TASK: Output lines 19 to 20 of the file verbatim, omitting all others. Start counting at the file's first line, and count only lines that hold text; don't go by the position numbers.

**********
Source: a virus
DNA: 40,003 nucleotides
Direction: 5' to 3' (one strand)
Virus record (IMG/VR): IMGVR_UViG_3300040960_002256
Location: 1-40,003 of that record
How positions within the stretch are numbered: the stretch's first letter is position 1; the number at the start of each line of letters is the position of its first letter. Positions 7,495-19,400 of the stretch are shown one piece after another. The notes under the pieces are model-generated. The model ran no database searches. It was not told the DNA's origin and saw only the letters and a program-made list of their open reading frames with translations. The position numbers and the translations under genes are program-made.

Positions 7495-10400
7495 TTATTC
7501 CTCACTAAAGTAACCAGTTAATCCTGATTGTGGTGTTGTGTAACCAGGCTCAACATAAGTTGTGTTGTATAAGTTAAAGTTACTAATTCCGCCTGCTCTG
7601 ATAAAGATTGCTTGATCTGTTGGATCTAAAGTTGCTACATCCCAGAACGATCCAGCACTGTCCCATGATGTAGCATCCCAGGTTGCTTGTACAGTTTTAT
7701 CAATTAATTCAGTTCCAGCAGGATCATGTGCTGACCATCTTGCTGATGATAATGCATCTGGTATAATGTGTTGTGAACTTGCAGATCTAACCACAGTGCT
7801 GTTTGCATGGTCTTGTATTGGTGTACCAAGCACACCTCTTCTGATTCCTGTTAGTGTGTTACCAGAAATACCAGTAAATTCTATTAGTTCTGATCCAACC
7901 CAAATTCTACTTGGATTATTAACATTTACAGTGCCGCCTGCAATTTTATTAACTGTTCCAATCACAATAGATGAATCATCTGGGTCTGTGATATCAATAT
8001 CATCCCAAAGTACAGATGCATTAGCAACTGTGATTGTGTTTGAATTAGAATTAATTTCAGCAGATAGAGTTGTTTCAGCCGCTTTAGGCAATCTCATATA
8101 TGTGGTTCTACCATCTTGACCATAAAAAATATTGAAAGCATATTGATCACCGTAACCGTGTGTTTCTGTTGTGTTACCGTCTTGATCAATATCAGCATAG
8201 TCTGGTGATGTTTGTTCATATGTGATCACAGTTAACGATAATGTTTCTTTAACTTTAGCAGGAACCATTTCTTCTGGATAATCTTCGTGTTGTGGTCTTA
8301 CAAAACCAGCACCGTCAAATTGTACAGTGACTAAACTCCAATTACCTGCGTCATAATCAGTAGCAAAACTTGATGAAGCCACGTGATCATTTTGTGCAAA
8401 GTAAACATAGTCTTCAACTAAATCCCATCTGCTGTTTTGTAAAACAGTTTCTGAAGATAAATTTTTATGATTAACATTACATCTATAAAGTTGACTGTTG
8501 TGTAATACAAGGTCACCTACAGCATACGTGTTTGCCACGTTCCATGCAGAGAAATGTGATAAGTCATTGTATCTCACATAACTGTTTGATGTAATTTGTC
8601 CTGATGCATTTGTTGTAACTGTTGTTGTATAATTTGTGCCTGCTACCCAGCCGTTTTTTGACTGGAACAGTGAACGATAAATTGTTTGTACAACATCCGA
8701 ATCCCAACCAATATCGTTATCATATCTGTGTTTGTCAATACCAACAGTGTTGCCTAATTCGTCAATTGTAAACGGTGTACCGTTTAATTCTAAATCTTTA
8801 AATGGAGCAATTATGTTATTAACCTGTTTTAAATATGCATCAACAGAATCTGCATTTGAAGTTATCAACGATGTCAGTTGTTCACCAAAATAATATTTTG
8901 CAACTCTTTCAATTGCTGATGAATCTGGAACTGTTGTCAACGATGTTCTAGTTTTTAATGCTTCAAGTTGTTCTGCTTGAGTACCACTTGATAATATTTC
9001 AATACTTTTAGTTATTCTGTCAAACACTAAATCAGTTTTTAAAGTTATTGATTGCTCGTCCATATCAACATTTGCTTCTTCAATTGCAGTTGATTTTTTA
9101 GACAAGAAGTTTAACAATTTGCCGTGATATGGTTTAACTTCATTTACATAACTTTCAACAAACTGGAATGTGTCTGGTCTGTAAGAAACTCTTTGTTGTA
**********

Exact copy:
8501 TGTAATACAAGGTCACCTACAGCATACGTGTTTGCCACGTTCCATGCAGAGAAATGTGATAAGTCATTGTATCTCACATAACTGTTTGATGTAATTTGTC
8601 CTGATGCATTTGTTGTAACTGTTGTTGTATAATTTGTGCCTGCTACCCAGCCGTTTTTTGACTGGAACAGTGAACGATAAATTGTTTGTACAACATCCGA